The levels themselves are similarly filled with the pipes, platforms, and koopa enemies of old, but most certainly get stale after a while of seeing them in the same looking castle or hilltop stages. Like previous games, there are plenty of Star Coins to collect and they can be used to unlock post-game bonus areas. Though it make take a while, these special stages are barely more difficult and constitute only another hour or two of gameplay, though with one surprise boss fight to amuse fans.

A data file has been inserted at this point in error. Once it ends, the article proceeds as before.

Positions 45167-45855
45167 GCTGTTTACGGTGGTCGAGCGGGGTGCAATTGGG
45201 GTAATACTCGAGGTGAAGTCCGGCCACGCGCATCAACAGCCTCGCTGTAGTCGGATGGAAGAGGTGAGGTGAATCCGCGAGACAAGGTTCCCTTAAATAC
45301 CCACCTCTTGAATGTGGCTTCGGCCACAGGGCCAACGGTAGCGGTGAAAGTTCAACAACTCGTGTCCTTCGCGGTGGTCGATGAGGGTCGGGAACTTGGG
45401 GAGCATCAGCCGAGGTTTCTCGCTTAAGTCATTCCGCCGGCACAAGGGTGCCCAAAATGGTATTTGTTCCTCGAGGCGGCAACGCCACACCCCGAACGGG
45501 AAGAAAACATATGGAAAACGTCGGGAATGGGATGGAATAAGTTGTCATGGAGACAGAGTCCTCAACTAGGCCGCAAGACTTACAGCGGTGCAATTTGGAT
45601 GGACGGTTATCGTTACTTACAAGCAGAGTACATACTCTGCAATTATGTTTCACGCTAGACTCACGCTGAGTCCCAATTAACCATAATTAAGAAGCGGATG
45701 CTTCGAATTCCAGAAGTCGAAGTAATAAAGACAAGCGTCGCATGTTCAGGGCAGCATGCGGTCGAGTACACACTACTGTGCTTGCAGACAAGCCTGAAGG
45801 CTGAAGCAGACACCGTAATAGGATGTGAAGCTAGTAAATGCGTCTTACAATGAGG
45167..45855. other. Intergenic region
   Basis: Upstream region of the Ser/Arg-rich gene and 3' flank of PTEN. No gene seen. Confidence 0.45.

New Super Mario Bros. 2 keeps up the gameplay of the New Super Mario Bros to the letter and features every bit of its old style of side-scrolling, platform action. Mario runs, jumps, and hovers just as before, and the control scheme works well with the slight exception of the circle pad’s usage for ground-pounding. The are also single and co-op options for those with a 3DS pal, with Mario and Luigi both being available for a decent multi-player experience. Besides all the returning series power-ups that we’ve come to know and love, from the Mini Mushroom to the Mega Mushroom, players will also see the welcome return of the Super Leaf from Super Mario Bros. 3. Flying around with your raccoon tail and bashing enemies feels just as satisfying as back in the day and it equally serves a much needed change of pace in the gameplay.